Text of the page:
Planned Power Outages: No Fun At All

Considering the suffering in many towns and the rural communities in Tohoku, I feel lucky. I moved to this town because I thought it would be safe, and so far, knock-on-wood, it has been just wonderful. Yesterday and today, we felt the effects of the planned power outages, however, and I can only try to imagine what people are going through in Tohoku region, in shelters, having lost everything.

The schedule for when the electricity will be cut is impossible to understand, and my city hall makes public announcements on the outdoor PA system, which I think was installed before WW2. It sounds something like: "Bing-bong-bang, This is-this-is-is City hall-city hall-alall, We are now-a now-wow, Going to tell you something really important-tant-tant..." and from there on it gets increasingly impossibly to understand a single word. This means a planned power outage is imminent. OK, good, I can handle that.

Last night I had supper with Robert, a friend who runs his own business, cool website, do get in touch with him for hiking and mountain running experiences in the west Tokyo and Saitama area! Perfect if you feel you need to get out of Tokyo.

We sat by the light of a small torch and shared stories and then suddenly there was another big quake, but I swear I can't remember it. Later, the lights came back on and we listened to his Pink Floyd albums and some Blues, I think it was Blind Willie Johnson, Dark was the night perhaps. Today the planned outage was in the daytime, so I headed over to the vegetable patch I'm preparing (remember my post about Kaname-ishi on March 11...) and got back home just in time for darkness. Fortunately, then the lights came back on, but I had mentally prepared myself for the worst.

Planned outages means we know what is coming, which is nice. But walking home on streets with some cars, and no traffic lights working, was not so fun. The big intersections had pairs of police officers directing traffic, but many smaller roads were free-for-all. All shops and restaurants in town were closed during the outage, except for Seven-Eleven, which operated with low lights and only one register, and lots of staff. They had some food, but of course not like on a regular day. Actually, their truck just arrived as I entered. Some people are urgently calling for a complete shut-down of all vending machines, as they waste a lot of electricity. Good idea, however, when no shops are open, make sure the vending machines work as they may be the last line of supply. Difficult call, obviously, as so many nuclear power plants are shut down and TEPCO just can't supply the "juice" (har-har).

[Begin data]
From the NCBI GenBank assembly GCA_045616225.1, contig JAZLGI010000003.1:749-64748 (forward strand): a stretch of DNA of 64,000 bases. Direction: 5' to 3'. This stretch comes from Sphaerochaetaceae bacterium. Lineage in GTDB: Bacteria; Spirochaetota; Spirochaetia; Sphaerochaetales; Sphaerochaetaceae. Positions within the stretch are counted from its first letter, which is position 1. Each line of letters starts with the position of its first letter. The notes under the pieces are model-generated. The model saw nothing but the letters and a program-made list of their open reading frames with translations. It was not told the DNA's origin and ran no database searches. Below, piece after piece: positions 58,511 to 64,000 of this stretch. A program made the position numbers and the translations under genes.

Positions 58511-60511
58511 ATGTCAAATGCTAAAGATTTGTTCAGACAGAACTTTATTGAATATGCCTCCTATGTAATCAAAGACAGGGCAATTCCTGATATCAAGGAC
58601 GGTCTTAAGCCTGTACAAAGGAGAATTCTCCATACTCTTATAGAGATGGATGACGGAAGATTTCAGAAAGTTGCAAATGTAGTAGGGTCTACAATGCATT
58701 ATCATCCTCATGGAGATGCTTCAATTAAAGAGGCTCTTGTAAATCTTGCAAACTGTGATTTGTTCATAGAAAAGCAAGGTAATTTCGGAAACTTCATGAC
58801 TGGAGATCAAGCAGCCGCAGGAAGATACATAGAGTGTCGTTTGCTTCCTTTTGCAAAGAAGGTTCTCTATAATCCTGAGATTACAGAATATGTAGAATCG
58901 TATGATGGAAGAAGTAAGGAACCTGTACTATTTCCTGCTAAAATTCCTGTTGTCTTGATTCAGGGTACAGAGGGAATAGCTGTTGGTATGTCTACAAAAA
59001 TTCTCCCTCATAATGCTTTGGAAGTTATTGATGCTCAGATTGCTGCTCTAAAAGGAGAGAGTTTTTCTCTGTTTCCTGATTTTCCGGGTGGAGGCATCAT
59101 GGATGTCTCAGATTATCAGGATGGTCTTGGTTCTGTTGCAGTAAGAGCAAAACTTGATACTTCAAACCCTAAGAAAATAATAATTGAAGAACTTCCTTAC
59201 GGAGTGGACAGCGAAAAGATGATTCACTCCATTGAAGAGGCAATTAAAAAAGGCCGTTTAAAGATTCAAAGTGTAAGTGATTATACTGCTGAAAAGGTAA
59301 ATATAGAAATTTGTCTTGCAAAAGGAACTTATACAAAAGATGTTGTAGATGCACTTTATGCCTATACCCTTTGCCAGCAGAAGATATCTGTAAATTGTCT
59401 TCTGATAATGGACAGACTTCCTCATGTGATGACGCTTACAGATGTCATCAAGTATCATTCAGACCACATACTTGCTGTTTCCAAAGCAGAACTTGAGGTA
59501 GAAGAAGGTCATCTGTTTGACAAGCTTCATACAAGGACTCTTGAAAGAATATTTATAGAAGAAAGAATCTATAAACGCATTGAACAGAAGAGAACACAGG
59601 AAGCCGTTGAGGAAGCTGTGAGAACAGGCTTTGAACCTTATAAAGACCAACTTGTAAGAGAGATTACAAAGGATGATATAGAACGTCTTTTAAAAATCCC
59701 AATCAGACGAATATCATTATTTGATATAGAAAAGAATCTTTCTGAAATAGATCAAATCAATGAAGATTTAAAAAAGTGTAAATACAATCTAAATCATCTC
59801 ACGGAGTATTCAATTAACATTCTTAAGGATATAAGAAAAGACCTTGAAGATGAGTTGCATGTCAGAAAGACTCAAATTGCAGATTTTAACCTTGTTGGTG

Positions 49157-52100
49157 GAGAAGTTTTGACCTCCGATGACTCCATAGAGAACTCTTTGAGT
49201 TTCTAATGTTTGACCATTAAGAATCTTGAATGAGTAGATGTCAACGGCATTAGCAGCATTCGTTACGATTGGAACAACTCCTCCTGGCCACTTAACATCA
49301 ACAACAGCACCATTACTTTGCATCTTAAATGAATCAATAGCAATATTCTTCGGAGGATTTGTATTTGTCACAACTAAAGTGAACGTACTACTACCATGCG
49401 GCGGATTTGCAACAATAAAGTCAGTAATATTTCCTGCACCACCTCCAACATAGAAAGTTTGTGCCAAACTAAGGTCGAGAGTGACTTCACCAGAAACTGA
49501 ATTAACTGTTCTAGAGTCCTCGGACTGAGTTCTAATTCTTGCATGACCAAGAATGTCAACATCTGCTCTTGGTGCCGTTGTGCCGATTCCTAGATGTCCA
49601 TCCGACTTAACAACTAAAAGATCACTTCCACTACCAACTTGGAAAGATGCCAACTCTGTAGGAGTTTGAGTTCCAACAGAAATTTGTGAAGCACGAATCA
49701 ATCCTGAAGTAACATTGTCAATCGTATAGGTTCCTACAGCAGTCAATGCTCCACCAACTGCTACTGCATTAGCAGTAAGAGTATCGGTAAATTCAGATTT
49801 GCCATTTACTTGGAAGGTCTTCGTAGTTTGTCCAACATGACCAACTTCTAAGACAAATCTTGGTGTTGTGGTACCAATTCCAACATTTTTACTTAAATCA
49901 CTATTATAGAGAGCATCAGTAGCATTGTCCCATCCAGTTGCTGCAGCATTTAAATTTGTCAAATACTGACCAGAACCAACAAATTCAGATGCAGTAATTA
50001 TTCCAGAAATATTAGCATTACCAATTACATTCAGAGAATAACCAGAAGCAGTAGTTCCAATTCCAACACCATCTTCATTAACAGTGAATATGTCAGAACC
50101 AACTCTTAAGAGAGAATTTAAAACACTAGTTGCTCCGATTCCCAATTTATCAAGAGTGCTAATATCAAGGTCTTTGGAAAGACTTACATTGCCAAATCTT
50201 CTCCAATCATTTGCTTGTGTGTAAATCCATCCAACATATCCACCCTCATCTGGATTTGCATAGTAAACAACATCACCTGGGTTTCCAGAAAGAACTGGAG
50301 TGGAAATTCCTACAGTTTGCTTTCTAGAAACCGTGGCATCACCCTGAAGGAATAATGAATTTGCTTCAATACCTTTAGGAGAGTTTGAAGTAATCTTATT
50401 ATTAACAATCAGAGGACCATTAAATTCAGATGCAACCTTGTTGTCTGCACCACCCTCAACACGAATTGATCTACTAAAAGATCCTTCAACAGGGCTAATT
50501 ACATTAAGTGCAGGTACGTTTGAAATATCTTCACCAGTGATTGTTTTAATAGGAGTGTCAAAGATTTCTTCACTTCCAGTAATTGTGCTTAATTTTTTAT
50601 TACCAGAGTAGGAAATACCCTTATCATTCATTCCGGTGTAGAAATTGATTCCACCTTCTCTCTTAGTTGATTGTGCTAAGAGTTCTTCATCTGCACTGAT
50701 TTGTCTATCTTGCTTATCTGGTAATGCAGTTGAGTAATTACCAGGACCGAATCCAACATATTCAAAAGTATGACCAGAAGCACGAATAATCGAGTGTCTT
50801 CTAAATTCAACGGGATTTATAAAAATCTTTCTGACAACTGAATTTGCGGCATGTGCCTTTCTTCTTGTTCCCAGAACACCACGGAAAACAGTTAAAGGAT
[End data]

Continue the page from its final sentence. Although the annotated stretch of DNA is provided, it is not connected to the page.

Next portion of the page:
Tokyo, Osaka, Kyoto, Kobe, Okayama, Nagasaki, Kyushu, Shikoku, Hokkaido - everything is all right. Yes, terrible conditions in 4-5 prefectures up north. I am not going to be-little their suffering, but this is actually a large country with 120 million people. We will carry through. This place will be a better place after this.

For some strange reason, in spite of rice supplies being stock-piled, almost all shops have run out of rice in the entire region, and that is clearly due to lack of planning and no sense of logistics. Still after-shocks coming irregularly, but I'm safe and here is Mr Bean to cheer us all up a little bit:

Comments

K and S said…
good to hear you are keeping your spirits up. take care.
Pandabonium said…
Oddly enough, those of us who built up an emergency reserve when there was plenty (ants) get accused of "hoarding" when in fact it is those who go out after the emergency strikes to buy up what is available (grasshoppers) who make goods scarce for others.

So this ant has been baking bread and sharing it with friends and relatives and others (like the men who patched our roof today), to show that the ants have no hard feelings for the grasshoppers.

Perhaps with the lights out, city people will once again look up and rediscover the heavens.

We have become spoiled to expect everything to happen for us at the flip of a switch as if by magic.

Humor at such times is good.

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